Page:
What does ‘bespoke’ actually mean?
The word ‘bespoke’ is used across the industry but has a wide and very fluid definition, so if anyone can use it to describe pretty much anything, does it really have any value?
It is certainly a very evocative word and, as such, always looks and sounds good in marketing but those at the purist end of the definition believe it should only be used in exacting circumstances.
“I think bespoke is when it’s made to a customer’s specification and not available off the shelf,” says Kenneth Luck, managing director of Luck and Fuller Design Studio. “We have a few furniture suppliers who offer 10 different colours on furniture but this isn’t bespoke, it’s a good selection
“Bespoke, for me, is when they’ll do anything we ask, Mylife and Catalano made my front window display in RAL code 3015 as a special item for me, now that’s bespoke!”
But there are some who would argue that even a unique colour on a standard product isn’t actually bespoke.
“Designing within a space with pre-determined sized cabinetry is not bespoke. Putting a twist on colours and styles is not bespoke,” says Sean O’Malley from Arbor Lane Interiors in Rochester.
“Bespoke is the manufacturing of furniture and cabinetry to the requirements of the individual client. Each and every order manufactured by us here at Arbor Lane Interiors is bespoke, as defined by the size and colour.”
Dan Hurtley, who runs his own eponymous kitchen company in Lancaster, takes it even further.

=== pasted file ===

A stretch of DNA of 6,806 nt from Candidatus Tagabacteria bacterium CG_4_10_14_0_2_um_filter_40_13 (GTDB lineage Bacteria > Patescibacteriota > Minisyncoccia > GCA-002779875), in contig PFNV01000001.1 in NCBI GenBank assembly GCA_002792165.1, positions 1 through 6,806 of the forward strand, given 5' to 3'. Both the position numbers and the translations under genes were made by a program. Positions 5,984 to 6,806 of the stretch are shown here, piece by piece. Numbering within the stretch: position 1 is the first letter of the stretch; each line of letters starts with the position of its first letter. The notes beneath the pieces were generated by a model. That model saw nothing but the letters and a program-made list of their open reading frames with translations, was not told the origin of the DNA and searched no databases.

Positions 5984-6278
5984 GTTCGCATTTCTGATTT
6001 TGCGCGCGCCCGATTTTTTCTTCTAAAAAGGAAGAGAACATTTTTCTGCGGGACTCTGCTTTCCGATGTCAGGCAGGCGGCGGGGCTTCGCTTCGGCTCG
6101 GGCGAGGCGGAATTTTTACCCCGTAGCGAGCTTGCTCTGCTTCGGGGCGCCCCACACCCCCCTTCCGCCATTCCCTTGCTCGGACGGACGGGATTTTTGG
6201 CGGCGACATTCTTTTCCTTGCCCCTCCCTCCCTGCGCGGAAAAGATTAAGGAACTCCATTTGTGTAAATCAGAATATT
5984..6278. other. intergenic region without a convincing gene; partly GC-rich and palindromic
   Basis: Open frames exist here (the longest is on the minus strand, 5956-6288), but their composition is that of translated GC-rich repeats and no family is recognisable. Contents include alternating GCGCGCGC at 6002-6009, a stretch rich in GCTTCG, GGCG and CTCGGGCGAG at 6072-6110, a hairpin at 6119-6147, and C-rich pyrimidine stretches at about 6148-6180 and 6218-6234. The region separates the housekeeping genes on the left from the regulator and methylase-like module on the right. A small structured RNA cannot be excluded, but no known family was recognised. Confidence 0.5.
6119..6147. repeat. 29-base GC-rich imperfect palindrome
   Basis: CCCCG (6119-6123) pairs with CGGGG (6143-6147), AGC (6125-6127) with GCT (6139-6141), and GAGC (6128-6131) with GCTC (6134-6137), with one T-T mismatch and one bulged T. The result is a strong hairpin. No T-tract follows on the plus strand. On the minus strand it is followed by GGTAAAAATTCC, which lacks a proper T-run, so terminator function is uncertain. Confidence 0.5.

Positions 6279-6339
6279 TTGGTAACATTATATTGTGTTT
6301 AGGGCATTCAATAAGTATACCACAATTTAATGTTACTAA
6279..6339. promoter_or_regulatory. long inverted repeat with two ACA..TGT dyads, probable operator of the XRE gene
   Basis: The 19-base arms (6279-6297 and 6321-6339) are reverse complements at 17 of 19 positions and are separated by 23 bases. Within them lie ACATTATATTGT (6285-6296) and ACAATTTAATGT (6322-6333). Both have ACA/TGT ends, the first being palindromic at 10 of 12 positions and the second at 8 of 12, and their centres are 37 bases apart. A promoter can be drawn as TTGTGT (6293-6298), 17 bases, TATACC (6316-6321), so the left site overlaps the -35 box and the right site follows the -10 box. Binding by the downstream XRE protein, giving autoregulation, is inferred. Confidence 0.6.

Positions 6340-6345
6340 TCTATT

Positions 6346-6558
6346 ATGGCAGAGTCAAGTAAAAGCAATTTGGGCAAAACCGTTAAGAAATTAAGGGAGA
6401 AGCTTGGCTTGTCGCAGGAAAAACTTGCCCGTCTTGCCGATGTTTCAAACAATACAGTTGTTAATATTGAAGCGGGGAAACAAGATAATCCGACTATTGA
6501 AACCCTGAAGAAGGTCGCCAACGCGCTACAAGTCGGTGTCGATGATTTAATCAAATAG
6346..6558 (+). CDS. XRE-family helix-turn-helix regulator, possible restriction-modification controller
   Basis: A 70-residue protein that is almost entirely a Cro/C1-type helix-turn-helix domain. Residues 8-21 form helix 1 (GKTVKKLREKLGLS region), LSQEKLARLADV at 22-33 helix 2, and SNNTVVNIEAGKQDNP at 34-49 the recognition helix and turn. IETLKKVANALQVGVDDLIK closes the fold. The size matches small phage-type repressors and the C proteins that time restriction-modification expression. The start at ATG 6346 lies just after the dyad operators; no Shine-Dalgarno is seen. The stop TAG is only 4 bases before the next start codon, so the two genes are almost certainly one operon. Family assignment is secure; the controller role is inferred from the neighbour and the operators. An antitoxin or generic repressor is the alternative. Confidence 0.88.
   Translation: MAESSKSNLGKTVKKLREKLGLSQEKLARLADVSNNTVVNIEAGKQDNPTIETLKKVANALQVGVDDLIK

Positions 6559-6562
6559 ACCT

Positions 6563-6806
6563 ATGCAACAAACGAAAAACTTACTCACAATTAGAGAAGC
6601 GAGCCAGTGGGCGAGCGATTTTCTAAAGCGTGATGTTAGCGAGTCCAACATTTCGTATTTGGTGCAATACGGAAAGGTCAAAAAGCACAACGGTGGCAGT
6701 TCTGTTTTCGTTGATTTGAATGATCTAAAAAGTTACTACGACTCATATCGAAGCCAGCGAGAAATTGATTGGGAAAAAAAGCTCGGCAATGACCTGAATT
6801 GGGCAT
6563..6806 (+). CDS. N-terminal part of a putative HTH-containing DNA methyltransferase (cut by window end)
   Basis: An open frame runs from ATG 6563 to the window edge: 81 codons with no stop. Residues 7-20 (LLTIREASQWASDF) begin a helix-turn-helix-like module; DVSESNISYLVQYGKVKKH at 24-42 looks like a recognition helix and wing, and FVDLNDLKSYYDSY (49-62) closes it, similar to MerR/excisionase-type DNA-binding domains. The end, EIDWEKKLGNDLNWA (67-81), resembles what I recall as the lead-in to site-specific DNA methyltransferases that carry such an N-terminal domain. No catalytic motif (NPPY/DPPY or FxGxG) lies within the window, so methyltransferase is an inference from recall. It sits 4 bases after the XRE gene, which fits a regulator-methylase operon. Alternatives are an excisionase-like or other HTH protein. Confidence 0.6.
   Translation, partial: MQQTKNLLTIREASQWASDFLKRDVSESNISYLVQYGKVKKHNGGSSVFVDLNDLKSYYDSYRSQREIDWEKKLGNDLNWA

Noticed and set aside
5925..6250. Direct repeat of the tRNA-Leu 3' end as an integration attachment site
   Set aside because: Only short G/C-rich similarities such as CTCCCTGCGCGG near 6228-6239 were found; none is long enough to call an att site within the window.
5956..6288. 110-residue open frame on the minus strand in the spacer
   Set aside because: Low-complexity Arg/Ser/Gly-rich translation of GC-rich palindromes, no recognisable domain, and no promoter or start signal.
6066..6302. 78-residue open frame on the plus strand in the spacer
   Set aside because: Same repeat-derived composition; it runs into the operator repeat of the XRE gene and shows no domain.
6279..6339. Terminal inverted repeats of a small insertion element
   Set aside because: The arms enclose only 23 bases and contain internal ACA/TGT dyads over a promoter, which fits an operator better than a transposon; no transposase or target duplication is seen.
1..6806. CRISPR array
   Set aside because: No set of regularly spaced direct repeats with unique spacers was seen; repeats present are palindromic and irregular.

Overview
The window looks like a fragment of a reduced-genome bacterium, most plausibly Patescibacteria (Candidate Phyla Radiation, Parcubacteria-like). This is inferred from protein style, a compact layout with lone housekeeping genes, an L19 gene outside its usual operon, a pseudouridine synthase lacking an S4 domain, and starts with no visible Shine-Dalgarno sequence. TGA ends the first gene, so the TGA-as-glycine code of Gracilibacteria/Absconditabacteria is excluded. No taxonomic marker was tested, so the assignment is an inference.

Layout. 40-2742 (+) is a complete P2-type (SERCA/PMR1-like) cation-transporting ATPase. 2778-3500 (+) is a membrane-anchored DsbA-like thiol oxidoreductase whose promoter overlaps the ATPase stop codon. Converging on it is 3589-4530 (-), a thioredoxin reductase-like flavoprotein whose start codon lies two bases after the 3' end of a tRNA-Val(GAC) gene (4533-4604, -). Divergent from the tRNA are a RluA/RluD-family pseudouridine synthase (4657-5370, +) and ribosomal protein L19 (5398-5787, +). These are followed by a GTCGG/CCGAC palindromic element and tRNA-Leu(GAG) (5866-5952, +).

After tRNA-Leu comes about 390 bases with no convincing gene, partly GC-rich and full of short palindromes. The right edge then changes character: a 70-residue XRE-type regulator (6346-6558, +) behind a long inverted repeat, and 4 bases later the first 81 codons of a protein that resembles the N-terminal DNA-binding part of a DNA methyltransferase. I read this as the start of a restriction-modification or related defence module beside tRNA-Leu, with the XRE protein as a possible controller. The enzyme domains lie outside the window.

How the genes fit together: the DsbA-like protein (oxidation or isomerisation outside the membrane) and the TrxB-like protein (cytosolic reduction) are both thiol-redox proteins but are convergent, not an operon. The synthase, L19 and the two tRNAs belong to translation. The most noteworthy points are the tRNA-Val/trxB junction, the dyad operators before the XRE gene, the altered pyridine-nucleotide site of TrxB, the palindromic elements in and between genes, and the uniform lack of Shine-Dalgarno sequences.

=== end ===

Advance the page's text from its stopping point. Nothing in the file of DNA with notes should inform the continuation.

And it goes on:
“In my opinion, [bespoke means] workshop made to order in any size colour or even style. We regularly mock up sample doors to the clients exacting spec. We start with planks of timber and finish with a kitchen. We are bespoke.”
But, of course, there are those who argue that the word ‘bespoke’ has a much broader application. If the end result is totally unique to each individual customer, why isn’t that classed as bespoke?
“Why is using pre-determined sizes not bespoke?” asks Joe Farnell from Home Sweet Home in Barnstaple. “The kitchen itself has been designed to suit that individual client and space and the design probably couldn’t be taken and used again in another home.
“The fact the designer or manufacturer uses set sizes to accomplish this design doesn’t make it any less bespoke? Do you have to design in random measurements – 631mm or 578mm – to be bespoke? If the kitchen is not off the shelf, manufactured to order, designed to suit the space dimensions and client’s requirements, why is it not a bespoke kitchen?”
Tony Robson from Day True in London agrees.
“Everything is bespoke, as it should be designed for the client, we’ve never completed a project where one is the same as another.”
Without any agreed, or enforced, guidelines on the use of a word like ‘bespoke’, it is left to the customer to interpret context. And if it is the retailer, designer or manufacturer providing the context then we are left in a situation where it can used wherever they like.
But does this ultimately devalue its impact?
Angus Kerr from The Bathroom Company in Edinburgh certainly thinks so.
“It is a totally pointless word in the same way that ‘luxury’ has been bastardised. We might as well just say we sell really good products and our fitters are really good as well. I absolutely abhor seeing these type of words used in a common or garden context. It nullifies them.”
And perhaps this is the perfect illustration of that from Tony West, manager at HPS in Sittingbourne.
“A company quoted my kitchen, claiming the cabinets were bespoke. When the design came back, two filler panels were included as the cabinets did come in sizes to fit the space exactly. This didn’t seem like bespoke to me and wasn’t what we were expecting. But what do I know, I’m just a toilet salesman…”
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